Not only is this one of the most famous speeches in all of Shakespeare (though nicked almost in its entirety from North), it reinforces that fact that Cleopatra is more spoken about in the text than she has the opportunity to speak for herself, and so the decision to add the Dryden balances the gender scales and enriches the text more than just a bit. 

The set for this production is quite brilliant and its use by the actors is crisp and precise. It consists of two quite steep ramps and a central rostra that interlock and break apart. Stood on end they are powerful and imposing pillars, laid flat and moved around they become virtually anything the actors want them to be. When used as a slide they are at their most exciting, and I’m happy to admit I wanted to go out and have a turn too they looked like so much fun.

Visually the show is exceptional. Rome is in black and silver and all the men have bleached blond hair. Egypt is softer, creams mostly, sensuous tunics that suggest woman totally comfortable with themselves and their environment. Two soothsayers, one from each nation, hooded and gauzed, effectively gender neutral, provide a mythic powerhouse and gateway to the supernatural.

The performances are especially exciting.

Brianna Smith as Dolabella, the soothsayer representing Rome, is a commanding and disquieting presence. It’s an impressive performance, consistent and satisfying, and serves play and director’s vision perfectly. Amber Liberté as Alexis, Cleopatra’s soothsayer, is equally imposing and just as unsettling as her counterpart. Byrnes has balanced them and played them off against each other in ways I suspect Shakespeare would have approved of. 

Cleopatra’s women are exceptionally good. It is exciting to see them played as quite separate personalities and not merely, as sometimes happens, clones of each other. As Charmian, Rhiann Firman is sensual and forthright, while Sarah Nessia as the enigmatic Iras acts as a perfect foil for her mistress.

The music for the production is worthy of particular comment too. It is led primarily by the women and is an especially powerful addition to the drama. There is chanting and ritual which the men join but it’s the women who take the lead in each case. Nessia is particularly impressive and a guitarist to certainly listen out for.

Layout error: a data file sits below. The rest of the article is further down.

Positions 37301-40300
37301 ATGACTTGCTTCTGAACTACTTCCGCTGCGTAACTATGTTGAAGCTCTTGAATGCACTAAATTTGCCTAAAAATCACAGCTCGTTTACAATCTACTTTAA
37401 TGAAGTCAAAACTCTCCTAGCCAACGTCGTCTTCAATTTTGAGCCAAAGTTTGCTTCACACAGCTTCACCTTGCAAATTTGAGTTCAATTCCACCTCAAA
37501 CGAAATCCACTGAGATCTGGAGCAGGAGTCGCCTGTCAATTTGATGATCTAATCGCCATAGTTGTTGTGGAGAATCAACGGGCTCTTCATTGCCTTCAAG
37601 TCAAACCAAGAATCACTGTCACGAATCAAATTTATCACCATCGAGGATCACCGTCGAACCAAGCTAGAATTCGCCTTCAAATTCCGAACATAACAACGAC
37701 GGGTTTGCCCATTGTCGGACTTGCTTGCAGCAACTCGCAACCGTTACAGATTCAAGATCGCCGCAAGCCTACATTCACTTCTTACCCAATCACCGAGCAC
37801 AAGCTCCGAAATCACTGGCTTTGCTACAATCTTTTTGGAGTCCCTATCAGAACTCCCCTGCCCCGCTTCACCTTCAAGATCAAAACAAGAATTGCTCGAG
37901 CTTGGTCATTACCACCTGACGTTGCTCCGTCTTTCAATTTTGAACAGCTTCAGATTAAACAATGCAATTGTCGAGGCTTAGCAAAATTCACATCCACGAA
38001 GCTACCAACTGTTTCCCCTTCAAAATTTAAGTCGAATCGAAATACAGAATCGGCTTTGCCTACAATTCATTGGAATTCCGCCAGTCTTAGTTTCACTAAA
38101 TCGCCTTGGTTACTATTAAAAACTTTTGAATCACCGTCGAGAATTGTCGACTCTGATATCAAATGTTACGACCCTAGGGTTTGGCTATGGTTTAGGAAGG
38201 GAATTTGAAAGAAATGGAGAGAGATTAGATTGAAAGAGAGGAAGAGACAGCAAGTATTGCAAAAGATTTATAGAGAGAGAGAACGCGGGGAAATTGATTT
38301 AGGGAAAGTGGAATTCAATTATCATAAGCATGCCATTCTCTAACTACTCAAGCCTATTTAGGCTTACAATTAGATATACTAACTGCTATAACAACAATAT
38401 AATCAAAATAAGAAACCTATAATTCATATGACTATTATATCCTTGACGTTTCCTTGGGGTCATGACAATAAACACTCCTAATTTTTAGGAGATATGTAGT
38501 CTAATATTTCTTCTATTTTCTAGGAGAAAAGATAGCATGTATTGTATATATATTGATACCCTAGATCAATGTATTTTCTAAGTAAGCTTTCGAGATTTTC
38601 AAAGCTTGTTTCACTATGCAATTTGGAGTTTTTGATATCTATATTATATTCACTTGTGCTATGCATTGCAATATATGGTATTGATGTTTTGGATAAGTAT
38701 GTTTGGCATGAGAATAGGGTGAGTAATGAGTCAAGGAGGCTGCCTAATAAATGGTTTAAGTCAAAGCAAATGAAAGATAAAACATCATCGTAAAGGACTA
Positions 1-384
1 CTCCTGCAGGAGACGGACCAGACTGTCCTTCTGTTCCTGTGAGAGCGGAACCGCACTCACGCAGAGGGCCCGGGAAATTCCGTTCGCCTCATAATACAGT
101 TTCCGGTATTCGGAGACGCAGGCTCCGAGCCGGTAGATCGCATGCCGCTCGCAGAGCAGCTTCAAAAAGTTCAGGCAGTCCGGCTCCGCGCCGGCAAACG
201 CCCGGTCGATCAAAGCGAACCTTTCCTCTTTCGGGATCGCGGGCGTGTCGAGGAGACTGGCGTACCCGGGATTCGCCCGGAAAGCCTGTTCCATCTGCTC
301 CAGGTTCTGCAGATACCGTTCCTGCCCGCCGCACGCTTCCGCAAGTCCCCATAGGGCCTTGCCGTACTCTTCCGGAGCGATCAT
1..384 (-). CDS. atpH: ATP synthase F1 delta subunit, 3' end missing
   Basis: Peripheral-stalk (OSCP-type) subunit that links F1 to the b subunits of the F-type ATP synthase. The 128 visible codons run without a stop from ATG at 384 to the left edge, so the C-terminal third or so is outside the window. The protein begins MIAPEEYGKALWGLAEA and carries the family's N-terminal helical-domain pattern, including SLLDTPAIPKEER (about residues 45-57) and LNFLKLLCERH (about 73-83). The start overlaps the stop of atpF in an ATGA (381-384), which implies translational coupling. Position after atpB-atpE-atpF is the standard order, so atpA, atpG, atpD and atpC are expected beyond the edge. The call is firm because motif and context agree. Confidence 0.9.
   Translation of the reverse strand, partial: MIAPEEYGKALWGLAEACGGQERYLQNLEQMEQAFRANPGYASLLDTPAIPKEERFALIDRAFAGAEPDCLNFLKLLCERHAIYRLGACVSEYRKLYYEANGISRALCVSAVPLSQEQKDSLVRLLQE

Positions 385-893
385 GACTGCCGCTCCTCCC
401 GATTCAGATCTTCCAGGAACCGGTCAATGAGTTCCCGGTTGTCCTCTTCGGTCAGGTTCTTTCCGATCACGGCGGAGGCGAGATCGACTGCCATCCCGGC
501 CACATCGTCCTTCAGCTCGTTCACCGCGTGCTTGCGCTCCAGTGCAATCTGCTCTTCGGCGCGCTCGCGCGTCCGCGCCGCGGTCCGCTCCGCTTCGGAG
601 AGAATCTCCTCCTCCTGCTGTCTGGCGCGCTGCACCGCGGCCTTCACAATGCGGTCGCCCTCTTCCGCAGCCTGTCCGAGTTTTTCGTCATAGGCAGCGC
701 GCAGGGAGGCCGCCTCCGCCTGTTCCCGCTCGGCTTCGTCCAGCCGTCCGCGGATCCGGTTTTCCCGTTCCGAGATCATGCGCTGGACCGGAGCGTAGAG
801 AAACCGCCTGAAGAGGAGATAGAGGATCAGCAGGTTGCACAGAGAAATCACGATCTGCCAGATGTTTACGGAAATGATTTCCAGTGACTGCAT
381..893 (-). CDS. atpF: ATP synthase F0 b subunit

Grace Augustine carries two critical roles for Rome: Pompey, the enemy of the triumvirate, and Octavia, Caesar’s sister. As Octavia, Augustine is anything but the doormat her brother would want her to be and is both feisty and courageous. She has the benefit of the Dryden scene to help her mould Octavia into a real person and she grabs this opportunity with both hands.

Sam Goodger plays three roles: Proculeius, Eros and, more importantly, Lepidus. Each is created as a rounded character and his Lepidus suggests that he’s an actor of considerable ability. 

Michael Wightman plays Enobarbus as a seriously nice guy. It’s right that he should and he serves the play splendidly. There is a unity of intention that holds this and its sister production, The Taming of the Shrew, together and selfless ensemble playing is certainly a feature of the brace of UNITEC Shakespeares of 2015.

Reuben Bowen is an excellent Antony. He has gravitas and passion and while, predictably, the ‘mature’ aspect of his performance is largely missing, he makes up for it with a characterisation that is both true to Byrnes’ vision and to Shakespeare’s play; no mean feat when the concept – and the script – is such a new one. 

Most impressive among the men is Michael Jamieson, whose Octavius Caesar would not have been out of place in an episode of Game of Thrones. He played this cold, disagreeable character as I’ve always read him to be and that’s pretty smart because reviewers can cast from the cattle-call of the world where perfection is easy and the accolades are guaranteed. Jamieson has a great voice and impressive presence and he is the perfect foil for Bowen in scenes that really cook.

Last – for a reason – and certainly not least is Waimarie Stone’s Queen Cleopatra VII. Playing Shakespeare’s Cleopatra is no walk in the park. So much is said about her yet she says little for herself. When she does speak it’s often contradictory, sometimes fickle while, in the same breath, intelligent, politically smart and always passionate. It’s a challenge to comply with what the audience hears about a character while maintaining what you as an actor want to play and Stone managed this with an arrogant (in a good way) assurance. At times child-like and tender, at others haughty and aloof, she presents us with a queen who is both believable and human. It’s excellent work and I find myself surprisingly moved by her death and by the deaths of her women.

Byrnes’ Antony and Cleopatra is a sensual feast – for the eyes, for the ears and for the heart. It’s a work for both the purist and the innovator, for the world-weary Shakespeare scholar and the first-timer, for the ritualist, the pragmatist, the critic and the examiner. It’s especially good for lovers of the craft of acting and for those who like to look to the future of our art – and, of course, it’s a production for all ages. 

The last word can go to my twelve year old son, Finn. Of the way Byrnes built her script he says, “It was smooth and easy to follow and not as though it had been cut by a five year old with jagged scissors.” I think this means he likes it. So do I.